A director of the National Audit Office (NAO) has said that the Department for Work & Pensions’ (DWP) IT plans for Universal Credit were “probably over ambitious”, placing blame mostly on governance issues within the department.
Max Tse was speaking at a Westminster Social Policy Forum Keynote Seminar this week in London where he said that although the NAO supported the vision for the government’s welfare reforms, execution has not been perfect.
Universal Credit aims to merge benefits such as jobseeker’s allowance, income support, housing benefit, child tax credit, and working credit. The IT system supporting it will require real-time data on the earnings of every adult, from a new Pay as You Earn (PAYE) system being developed by HM Revenue & Customs (HMRC).
The NAO recently released a damning report on Universal Credit, where it claimed that the project had been badly managed and has failed to deliver against its rollout targets.
“Broadly we support the intention, the aim to simplify the system - simplifying incentives. The strategic direction, the overall aim of this, is still something that a lot of people support from all over the political spectrum,” said Tse.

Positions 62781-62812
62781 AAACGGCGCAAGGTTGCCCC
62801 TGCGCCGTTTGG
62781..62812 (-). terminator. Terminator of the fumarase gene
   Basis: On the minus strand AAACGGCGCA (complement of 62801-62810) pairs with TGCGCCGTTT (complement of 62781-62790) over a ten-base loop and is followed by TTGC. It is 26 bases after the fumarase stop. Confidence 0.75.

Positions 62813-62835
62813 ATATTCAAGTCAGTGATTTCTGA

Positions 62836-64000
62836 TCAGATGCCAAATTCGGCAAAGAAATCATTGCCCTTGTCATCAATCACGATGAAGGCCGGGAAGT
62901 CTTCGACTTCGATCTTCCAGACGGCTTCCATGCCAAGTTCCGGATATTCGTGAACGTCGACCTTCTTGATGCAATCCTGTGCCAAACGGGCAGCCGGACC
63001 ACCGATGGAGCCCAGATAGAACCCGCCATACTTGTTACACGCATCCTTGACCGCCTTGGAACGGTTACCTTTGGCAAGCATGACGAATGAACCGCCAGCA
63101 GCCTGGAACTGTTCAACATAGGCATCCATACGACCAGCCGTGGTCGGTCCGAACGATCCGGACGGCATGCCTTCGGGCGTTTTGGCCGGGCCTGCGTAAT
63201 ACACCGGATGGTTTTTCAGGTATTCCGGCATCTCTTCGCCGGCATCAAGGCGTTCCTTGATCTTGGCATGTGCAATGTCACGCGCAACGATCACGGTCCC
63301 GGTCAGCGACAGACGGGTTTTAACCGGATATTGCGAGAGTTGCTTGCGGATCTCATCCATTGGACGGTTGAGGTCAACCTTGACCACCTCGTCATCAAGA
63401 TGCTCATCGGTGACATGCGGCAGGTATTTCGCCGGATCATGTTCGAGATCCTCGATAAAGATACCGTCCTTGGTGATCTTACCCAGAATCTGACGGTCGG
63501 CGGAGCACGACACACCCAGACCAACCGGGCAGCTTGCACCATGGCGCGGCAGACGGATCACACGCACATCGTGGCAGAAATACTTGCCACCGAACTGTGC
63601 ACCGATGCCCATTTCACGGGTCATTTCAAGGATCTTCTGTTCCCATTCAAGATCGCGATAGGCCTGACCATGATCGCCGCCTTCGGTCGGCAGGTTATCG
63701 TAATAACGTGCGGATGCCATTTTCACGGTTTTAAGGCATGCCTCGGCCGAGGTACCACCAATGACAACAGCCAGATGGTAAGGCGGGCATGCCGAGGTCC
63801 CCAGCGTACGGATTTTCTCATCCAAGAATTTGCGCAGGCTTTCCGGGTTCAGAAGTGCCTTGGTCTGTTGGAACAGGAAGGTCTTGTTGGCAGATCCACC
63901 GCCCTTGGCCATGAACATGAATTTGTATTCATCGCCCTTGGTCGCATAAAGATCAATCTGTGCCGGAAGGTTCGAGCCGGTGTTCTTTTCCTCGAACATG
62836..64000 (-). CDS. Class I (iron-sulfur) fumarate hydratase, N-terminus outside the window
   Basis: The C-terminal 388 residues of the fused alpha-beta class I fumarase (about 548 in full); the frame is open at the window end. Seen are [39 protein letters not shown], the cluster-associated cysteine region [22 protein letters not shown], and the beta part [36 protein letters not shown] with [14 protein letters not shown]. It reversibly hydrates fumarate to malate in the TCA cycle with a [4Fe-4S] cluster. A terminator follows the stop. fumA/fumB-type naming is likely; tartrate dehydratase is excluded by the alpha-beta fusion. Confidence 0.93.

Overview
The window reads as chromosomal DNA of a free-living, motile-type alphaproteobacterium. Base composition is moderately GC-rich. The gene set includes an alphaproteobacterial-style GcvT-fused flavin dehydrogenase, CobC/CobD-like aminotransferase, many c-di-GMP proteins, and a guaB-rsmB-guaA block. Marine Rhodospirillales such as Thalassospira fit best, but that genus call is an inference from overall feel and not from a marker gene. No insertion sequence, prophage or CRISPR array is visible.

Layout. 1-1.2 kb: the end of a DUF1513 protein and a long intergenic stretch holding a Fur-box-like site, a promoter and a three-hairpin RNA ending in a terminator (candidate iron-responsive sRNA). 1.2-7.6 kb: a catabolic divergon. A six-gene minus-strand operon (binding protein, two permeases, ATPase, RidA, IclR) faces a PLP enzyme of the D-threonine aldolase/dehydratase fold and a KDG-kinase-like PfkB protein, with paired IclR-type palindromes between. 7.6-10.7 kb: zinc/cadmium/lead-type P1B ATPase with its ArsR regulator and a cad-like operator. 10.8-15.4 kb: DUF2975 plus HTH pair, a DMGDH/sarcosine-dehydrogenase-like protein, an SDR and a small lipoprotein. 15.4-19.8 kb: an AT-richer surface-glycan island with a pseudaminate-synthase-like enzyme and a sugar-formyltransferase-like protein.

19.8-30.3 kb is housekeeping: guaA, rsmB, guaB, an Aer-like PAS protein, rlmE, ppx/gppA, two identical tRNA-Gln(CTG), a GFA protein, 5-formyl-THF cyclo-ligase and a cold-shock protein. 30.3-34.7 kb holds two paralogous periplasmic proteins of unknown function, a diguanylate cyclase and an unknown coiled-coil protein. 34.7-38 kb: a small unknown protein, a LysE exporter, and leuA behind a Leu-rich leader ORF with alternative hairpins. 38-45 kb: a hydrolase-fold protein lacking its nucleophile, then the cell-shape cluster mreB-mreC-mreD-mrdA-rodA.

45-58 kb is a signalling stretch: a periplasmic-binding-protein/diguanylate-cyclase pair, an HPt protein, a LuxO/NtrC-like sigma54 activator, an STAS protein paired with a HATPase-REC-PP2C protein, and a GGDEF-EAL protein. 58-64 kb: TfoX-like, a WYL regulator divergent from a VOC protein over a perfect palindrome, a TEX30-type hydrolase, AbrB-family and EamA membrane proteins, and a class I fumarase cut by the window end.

“I think we felt that it wasn’t necessarily the overall ambition, but the ability to decompose that and prioritise within that. So why were there IT security issues dominating for so long and why were they so hard to resolve?”
He added: “The IT ambition was probably over ambitious, but I think that was a symptom of lacking the clarity and focusing down on what they wanted to do.”
Computerworld UK recently revealed that DWP’s enhanced digital system for Universal Credit, which will be used for the national rollout in 2017, is currently being supported by just three DWP IT employees.
According to the department’s latest annual report it plans to spend up to £32 million to November this year developing the digital system. The total spend on the Universal Credit IT programme will reach £2.4 billion up to April 2023, but the government has yet to reveal figure for how much the new digital system will make up of this final cost.
Tse said that a lot of the issues have resulted from a lack of flexibility on DWP’s part to make decisions about the IT. He said that some of Universal Credit’s programme boards have 50 members, which stifles the department’s ability to quickly make a decision and change direction.
However, despite this, Tse said that DWP has caught the problems early enough for the project to still succeed.
“I think all big projects are going to have some problems, nobody does it perfectly and there are always things you are going to want to work out. We were very concerned about the level of indecision and governance around Universal Credit – but the good thing is that that has happened at a very early stage, before people are receiving these benefits and before people are being affected by problems with IT,” he said.